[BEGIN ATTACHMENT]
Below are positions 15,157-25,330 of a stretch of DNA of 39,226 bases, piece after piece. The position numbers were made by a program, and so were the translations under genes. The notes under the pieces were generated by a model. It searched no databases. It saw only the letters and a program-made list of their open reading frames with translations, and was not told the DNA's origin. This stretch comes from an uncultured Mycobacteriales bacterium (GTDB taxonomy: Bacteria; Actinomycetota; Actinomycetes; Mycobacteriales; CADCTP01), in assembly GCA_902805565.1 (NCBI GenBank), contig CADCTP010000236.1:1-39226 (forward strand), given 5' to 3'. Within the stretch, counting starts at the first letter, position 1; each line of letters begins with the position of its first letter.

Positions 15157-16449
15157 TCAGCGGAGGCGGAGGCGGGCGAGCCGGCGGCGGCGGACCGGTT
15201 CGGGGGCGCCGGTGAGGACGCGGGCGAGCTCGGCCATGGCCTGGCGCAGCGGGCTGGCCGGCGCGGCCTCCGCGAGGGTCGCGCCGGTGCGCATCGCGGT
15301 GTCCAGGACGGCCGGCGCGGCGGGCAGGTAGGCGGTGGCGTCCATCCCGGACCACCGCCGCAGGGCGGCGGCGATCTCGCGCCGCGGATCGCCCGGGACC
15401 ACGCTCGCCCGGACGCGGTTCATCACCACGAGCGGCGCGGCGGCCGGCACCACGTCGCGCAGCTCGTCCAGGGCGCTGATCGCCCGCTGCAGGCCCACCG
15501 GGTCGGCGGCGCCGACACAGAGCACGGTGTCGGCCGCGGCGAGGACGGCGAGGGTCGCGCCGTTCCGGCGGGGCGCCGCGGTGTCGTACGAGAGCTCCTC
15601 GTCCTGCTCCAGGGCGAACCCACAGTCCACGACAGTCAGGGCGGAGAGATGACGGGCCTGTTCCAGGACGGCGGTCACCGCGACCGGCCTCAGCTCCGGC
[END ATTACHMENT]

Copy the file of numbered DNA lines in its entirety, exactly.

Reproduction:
Below are positions 15,157-25,330 of a stretch of DNA of 39,226 bases, piece after piece. The position numbers were made by a program, and so were the translations under genes. The notes under the pieces were generated by a model. It searched no databases. It saw only the letters and a program-made list of their open reading frames with translations, and was not told the DNA's origin. This stretch comes from an uncultured Mycobacteriales bacterium (GTDB taxonomy: Bacteria; Actinomycetota; Actinomycetes; Mycobacteriales; CADCTP01), in assembly GCA_902805565.1 (NCBI GenBank), contig CADCTP010000236.1:1-39226 (forward strand), given 5' to 3'. Within the stretch, counting starts at the first letter, position 1; each line of letters begins with the position of its first letter.

Positions 15157-16449
15157 TCAGCGGAGGCGGAGGCGGGCGAGCCGGCGGCGGCGGACCGGTT
15201 CGGGGGCGCCGGTGAGGACGCGGGCGAGCTCGGCCATGGCCTGGCGCAGCGGGCTGGCCGGCGCGGCCTCCGCGAGGGTCGCGCCGGTGCGCATCGCGGT
15301 GTCCAGGACGGCCGGCGCGGCGGGCAGGTAGGCGGTGGCGTCCATCCCGGACCACCGCCGCAGGGCGGCGGCGATCTCGCGCCGCGGATCGCCCGGGACC
15401 ACGCTCGCCCGGACGCGGTTCATCACCACGAGCGGCGCGGCGGCCGGCACCACGTCGCGCAGCTCGTCCAGGGCGCTGATCGCCCGCTGCAGGCCCACCG
15501 GGTCGGCGGCGCCGACACAGAGCACGGTGTCGGCCGCGGCGAGGACGGCGAGGGTCGCGCCGTTCCGGCGGGGCGCCGCGGTGTCGTACGAGAGCTCCTC
15601 GTCCTGCTCCAGGGCGAACCCACAGTCCACGACAGTCAGGGCGGAGAGATGACGGGCCTGTTCCAGGACGGCGGTCACCGCGACCGGCCTCAGCTCCGGC